At least $1bn will be needed in 2018 to reconstruct the devastation in North-East Nigeria and meet the needs of about 6.1 million people in dire need of humanitarian response in the region.
This was disclosed recently by the United Nations Office for the Coordination of Humanitarian Affairs (UNOCHA, Nigeria) in a two-day dialogue with the media in Kano State theme: “The Humanitarian Crisis in the North-East: Taking Stock and Looking Ahead.”
Head of Communications, OCHA, Samantha Newport, in her presentation, noted that that humanitarian crisis in North East Nigeria remains severe nine years after due to the ongoing conflict, continued internal displacement and the unpredictable return of refugees from neighboring countries.
She said the humanitarian crisis in North East remains one of the most severe in the world.
“Hence, in 2016, the Government of Nigeria asked for international support; and by 2017, 14 million people in the North East had needed life-saving assistance in Borno, Adamawa, Yobe, Bauchi, Taraba and Gombe”, said, Newport.
The program was put together by the UN Systems which includes- the World Health Organisation (WHO), United Nations Population Fund (UNFPA), United Nations Children’s Fund (UNICEF), United Nations Office for the Coordination of Humanitarian Affairs (OCHA), United Nations High Commission for Refugees (UNHCR) and International NGOs (INGO forum) to provide updates on roles each is playing in assisting Nigeria rebuild the North East.
In his presentation, Jubril Shittu, International NGOs (INGO forum) said; “continued insecurity prevents us from reaching 900,000 people. We do not have access to them. The situation keeps changing, people keep moving and it’s difficult to plan ahead.
“Also, renewed attacks on returnees in parts of Borno and Yobe States may affect the full realization of recovery and reconstruction unless optimal attention is given by Federal Government to secure the region,” said Shittu.
According to Jorge Martinez, Health Sector Coordinator, MoH/WHO, the health life-threatening situation of the displaced persons in the North East needs urgent and optimal support.
“More than 50 percent of the health facilities in the NE are still damaged or non-functional.
“There is a very strong need to strengthen Surveillance in the health sector response especially in Trauma and Primary Healthcare, severe and acute malnutrition (SAM), epidemic-prone diseases such as Polio, malaria, measles, acute water diarrhoea among others,” Martinez said.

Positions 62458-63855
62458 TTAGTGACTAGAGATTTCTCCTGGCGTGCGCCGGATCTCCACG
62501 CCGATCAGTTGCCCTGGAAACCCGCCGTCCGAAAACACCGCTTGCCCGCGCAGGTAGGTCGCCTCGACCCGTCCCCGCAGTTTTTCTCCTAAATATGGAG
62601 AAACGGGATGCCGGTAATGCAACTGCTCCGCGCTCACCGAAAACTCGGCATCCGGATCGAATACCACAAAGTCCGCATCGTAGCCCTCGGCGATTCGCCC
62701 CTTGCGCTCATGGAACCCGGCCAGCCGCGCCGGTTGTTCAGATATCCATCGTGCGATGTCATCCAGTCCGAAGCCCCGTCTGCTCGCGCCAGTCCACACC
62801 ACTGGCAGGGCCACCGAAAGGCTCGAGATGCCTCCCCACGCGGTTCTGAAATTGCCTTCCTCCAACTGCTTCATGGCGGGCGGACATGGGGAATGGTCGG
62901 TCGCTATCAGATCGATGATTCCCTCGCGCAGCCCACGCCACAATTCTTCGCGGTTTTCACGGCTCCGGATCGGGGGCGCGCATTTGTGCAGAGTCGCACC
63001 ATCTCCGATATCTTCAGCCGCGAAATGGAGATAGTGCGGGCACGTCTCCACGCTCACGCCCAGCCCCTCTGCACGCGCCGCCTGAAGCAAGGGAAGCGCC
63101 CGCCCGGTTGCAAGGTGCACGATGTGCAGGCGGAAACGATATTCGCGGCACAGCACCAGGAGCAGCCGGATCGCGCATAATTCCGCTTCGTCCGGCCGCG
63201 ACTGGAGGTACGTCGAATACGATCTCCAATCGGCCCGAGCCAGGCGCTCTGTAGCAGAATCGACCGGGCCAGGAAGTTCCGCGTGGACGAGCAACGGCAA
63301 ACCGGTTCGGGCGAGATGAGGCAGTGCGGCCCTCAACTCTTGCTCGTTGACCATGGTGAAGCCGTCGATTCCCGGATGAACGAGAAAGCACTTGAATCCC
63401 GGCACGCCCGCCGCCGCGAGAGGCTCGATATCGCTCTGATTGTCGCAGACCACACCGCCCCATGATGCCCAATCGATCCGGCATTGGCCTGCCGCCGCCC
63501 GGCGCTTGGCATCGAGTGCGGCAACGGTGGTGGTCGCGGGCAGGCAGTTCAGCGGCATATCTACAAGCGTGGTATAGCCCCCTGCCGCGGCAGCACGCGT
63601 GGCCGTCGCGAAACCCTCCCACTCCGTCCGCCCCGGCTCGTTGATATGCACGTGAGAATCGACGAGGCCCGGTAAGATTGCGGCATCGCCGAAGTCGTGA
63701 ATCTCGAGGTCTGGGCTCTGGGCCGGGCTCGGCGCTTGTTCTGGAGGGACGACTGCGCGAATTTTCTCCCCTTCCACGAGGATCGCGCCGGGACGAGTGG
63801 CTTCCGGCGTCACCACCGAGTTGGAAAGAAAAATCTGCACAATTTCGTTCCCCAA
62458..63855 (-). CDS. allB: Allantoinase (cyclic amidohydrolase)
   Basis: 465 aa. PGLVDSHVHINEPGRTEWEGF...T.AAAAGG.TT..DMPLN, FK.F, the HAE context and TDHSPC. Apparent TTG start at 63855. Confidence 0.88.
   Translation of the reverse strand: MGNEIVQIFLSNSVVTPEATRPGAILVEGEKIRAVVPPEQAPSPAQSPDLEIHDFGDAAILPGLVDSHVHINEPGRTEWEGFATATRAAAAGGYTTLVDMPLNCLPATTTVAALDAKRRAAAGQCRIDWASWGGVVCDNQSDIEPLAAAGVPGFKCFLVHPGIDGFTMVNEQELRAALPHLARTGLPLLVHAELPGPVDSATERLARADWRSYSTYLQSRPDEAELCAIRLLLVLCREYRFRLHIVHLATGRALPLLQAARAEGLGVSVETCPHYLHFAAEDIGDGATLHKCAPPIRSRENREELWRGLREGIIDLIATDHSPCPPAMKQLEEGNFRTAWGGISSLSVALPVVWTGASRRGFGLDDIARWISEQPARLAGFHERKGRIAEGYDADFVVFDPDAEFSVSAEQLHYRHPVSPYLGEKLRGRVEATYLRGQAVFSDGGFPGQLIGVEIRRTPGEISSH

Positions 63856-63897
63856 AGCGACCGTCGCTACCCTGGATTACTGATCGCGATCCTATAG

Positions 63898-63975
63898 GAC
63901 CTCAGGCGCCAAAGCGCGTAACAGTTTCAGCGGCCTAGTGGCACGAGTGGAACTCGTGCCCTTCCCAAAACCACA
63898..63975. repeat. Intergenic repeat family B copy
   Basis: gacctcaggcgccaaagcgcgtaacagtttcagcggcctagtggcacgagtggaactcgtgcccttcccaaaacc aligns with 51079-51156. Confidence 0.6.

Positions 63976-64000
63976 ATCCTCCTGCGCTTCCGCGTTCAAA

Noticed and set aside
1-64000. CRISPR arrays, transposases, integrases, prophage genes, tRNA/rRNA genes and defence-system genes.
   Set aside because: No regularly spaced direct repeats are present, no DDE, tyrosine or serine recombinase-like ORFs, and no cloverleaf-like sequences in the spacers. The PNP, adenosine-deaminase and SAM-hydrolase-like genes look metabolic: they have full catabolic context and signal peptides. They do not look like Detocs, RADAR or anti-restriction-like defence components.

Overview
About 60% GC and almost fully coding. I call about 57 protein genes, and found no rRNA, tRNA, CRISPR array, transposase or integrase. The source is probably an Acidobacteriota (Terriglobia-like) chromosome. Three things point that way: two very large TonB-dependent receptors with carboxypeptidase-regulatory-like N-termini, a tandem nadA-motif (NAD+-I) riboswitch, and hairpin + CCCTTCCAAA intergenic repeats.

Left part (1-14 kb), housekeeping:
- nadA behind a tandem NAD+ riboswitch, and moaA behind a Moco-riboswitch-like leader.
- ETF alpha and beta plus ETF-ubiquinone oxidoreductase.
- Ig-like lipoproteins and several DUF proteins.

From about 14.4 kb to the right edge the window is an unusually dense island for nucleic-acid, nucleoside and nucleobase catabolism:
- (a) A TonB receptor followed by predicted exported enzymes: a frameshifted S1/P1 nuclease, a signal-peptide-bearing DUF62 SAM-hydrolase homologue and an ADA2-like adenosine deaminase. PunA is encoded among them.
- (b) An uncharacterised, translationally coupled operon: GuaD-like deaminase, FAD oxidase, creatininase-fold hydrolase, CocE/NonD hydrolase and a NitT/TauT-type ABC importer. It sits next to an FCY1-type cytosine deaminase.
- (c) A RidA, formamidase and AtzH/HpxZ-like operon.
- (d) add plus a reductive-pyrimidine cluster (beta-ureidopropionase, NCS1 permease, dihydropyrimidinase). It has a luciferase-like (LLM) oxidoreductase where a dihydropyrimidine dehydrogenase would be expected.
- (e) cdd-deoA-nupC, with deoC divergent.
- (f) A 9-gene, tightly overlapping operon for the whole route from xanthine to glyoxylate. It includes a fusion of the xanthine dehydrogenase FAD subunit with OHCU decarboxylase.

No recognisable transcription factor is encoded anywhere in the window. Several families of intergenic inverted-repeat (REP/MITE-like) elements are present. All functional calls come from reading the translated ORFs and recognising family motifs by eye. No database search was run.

The Health sector coordinator disclosed that the WHO would need $109.5 million in funding in 2018 to meet the health requirements of 5,123,196 displaced persons out of the 7,884,933 million who actually need help.
Commenting on the program, Hanson Tamil, external Relation Officer, United Nations High Commissioner for Refugees in Nigeria said the media dialogue aimed to better educate journalists on the humanitarian situation and responses in the North East.
He added that reporting in NE by the Nigerian media has not been unanimous and so the media dialogue would create the platform to get a lot of information clear for accurate reportage.
In his presentation, Abdullah Umar of the UN Refugee Agency (UNHCR) noted that though the agency’s mandate handles an immediate emergency, in principle, it doesn’t discriminate, pick sides in the conflict, don’t get involved in politics and it is independent.
Habib Kori, UNFPA Media Specialist, was worried over how her agency would realize maximum needs to protect the dignity of women in IDP camps from environmental violence.
“Gender-based Violence in IDPs affects all women and girls and issue of protection is mostly the prerogative of government which cannot be compromised at all,” said Kori.